Monday, 4 May 2009

A quick return to some steampunk goodness

I'd thought I'd take a week off from the Holiday saga to inject a bit of steampunk goodness.

First some classic pictures and models.
The three following pictures and words were taken from
I strongly recommend you pay the site a visit.
It will have links to these artist responsible for these works and more.

Alex Broeckel's photorealistic rendering—of that all-too-likely scenario that we will soon battle giant robo-octopuses using the power of steam—well, it just made horrifying, paranoia-inducing sense

Judging from his uber-dark, mech'd-out artwork, Kris Kuksi probably had a disturbing childhood (or dropped acid in graveyards). But it doesn't make his pieces any less awesome.

I've had some harsh words for lesser Steampunk mods, and with good reason—it's getting tired, and most examples are massively boring. Not boring: the "Frankenstein Steampunk", an absurdly thorough PC mod built by Dana Mattocks.

This following piece is one of my own stories that appeared on
the sculpture is also my doing.

Displays from the Museum of Modern Science - The Biomechanical head of Lieutenant Hillary Stanton

The head of the late Lieutenant Hillary Stanton from the failed head and brain reanimation surgery attempted by the Her Majesty’s Royal Military Surgeons May 1896.

As stories go this one was one built on tremendous highs but finished in soul crushing lows.

Lieutenant Stanton was first mate on the Airship Prince Albert a front line cruiser in the service of Her Majesty’s Sky Force during the Anglo-Prussian upper atmosphere territorial disputes the preceded the Great War of Europe.

The Prince Albert had received severe damage and was left crippled over the channel due to the German Zeppelin Wilhelm taking out it’s rudders rendering the cavorite power system inert.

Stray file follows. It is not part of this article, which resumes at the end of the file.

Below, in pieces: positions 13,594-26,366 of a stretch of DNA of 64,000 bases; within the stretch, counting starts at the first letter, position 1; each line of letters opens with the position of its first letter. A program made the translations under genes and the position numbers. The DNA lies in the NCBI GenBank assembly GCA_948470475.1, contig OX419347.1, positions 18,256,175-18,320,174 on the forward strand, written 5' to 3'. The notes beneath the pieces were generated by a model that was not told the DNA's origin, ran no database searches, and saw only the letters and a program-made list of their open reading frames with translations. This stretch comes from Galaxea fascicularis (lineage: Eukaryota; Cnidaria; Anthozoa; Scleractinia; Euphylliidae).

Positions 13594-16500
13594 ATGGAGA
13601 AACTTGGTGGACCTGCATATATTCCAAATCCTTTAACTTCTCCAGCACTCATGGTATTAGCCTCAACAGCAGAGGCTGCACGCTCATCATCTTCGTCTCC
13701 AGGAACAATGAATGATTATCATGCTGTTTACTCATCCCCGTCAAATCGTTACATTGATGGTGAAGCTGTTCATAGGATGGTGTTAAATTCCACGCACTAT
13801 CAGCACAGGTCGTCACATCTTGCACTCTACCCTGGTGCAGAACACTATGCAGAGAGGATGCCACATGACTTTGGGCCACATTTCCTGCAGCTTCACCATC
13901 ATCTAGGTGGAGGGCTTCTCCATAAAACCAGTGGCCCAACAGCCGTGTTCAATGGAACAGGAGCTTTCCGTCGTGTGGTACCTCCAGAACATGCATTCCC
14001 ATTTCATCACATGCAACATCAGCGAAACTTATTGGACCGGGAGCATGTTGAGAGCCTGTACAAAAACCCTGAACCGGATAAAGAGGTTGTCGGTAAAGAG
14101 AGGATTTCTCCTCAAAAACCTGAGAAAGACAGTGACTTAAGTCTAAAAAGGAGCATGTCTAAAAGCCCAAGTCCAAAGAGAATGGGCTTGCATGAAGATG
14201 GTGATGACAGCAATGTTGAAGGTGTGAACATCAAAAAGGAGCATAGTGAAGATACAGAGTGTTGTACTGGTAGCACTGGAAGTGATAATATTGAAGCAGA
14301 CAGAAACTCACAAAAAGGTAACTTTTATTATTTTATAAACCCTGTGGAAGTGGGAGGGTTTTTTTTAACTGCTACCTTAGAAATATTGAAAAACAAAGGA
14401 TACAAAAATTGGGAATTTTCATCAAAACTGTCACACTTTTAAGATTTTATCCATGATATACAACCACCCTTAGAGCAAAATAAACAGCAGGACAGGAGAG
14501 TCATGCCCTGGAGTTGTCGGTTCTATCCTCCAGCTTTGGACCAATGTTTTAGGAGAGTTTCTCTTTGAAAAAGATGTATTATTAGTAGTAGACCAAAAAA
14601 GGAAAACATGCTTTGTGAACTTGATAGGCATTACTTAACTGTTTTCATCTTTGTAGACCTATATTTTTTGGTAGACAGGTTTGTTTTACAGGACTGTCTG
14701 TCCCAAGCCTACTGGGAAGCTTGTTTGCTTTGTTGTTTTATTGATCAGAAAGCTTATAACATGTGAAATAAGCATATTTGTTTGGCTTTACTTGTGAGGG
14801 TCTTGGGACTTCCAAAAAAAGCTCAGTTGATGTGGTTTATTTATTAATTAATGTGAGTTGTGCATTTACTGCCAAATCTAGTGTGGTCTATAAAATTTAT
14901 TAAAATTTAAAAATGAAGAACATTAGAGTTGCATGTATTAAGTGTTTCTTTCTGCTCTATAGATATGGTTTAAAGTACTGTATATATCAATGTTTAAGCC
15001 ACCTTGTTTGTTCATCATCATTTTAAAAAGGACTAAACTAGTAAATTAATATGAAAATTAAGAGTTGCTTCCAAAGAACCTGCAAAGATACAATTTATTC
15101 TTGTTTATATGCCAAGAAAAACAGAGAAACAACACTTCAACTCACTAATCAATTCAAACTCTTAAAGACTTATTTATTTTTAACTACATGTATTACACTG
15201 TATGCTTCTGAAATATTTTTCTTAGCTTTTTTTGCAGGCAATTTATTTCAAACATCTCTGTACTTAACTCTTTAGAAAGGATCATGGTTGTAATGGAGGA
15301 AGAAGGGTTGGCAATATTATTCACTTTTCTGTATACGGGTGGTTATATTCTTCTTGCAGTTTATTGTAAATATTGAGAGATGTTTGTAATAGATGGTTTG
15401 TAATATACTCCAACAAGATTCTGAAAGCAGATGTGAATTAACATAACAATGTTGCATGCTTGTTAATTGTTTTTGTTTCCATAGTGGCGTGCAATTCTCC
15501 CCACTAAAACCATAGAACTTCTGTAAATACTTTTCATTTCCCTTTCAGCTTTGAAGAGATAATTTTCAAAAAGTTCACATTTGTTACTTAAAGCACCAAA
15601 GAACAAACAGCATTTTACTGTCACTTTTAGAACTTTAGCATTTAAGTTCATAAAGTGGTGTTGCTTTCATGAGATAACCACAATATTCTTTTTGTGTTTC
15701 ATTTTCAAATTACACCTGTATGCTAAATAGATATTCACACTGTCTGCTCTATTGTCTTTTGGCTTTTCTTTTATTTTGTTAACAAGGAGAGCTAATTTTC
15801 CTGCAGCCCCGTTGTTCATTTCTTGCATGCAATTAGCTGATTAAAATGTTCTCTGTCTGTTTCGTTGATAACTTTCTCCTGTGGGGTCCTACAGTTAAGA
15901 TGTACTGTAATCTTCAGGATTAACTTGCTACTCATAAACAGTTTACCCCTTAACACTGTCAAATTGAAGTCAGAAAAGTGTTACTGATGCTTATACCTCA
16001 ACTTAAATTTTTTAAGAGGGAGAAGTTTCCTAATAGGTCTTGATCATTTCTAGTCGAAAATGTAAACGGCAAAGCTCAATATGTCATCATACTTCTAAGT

This enabled the Wilhelm crew to board the Prince Albert and in the ensuring battle Lieutenant Stanton received serious and life threatening head Injuries whilst stemming the boarding party’s attack.
A truer hero had never been seen in action.
The crew eventually repelled their attackers and Lieutenant Stanton was rushed to the military hospital at Brighton where hopes for his survival were thin.

By coincidence secret biomechanical experiments had been conducted at the laboratories at the base and Lieutenant Stanton’s injuries placed him in a unique position to receive special medical attention.
Medical reports that survived the disaster that resulted from Lieutenant Stanton’s operations reveal that he suffered a large caliber bullet to the left side of his face resulting in the removal of his left eye, cheek , ear and surrounding tissue as well as his skull cap and unidentified sections of grey matter. Hospital staff were shocked that Stanton had actually survived the trip back to the hospital.

As shown here the head was held together with surgical grade copper, brass and gold with treated rivets to hold remaining pieces of bone to metal.
Enhancements were used to help breathing and hearing (resulting in the removal of his right ear as well) and the use of heart driven pressure valves to stimulate areas of thinking and body motor action.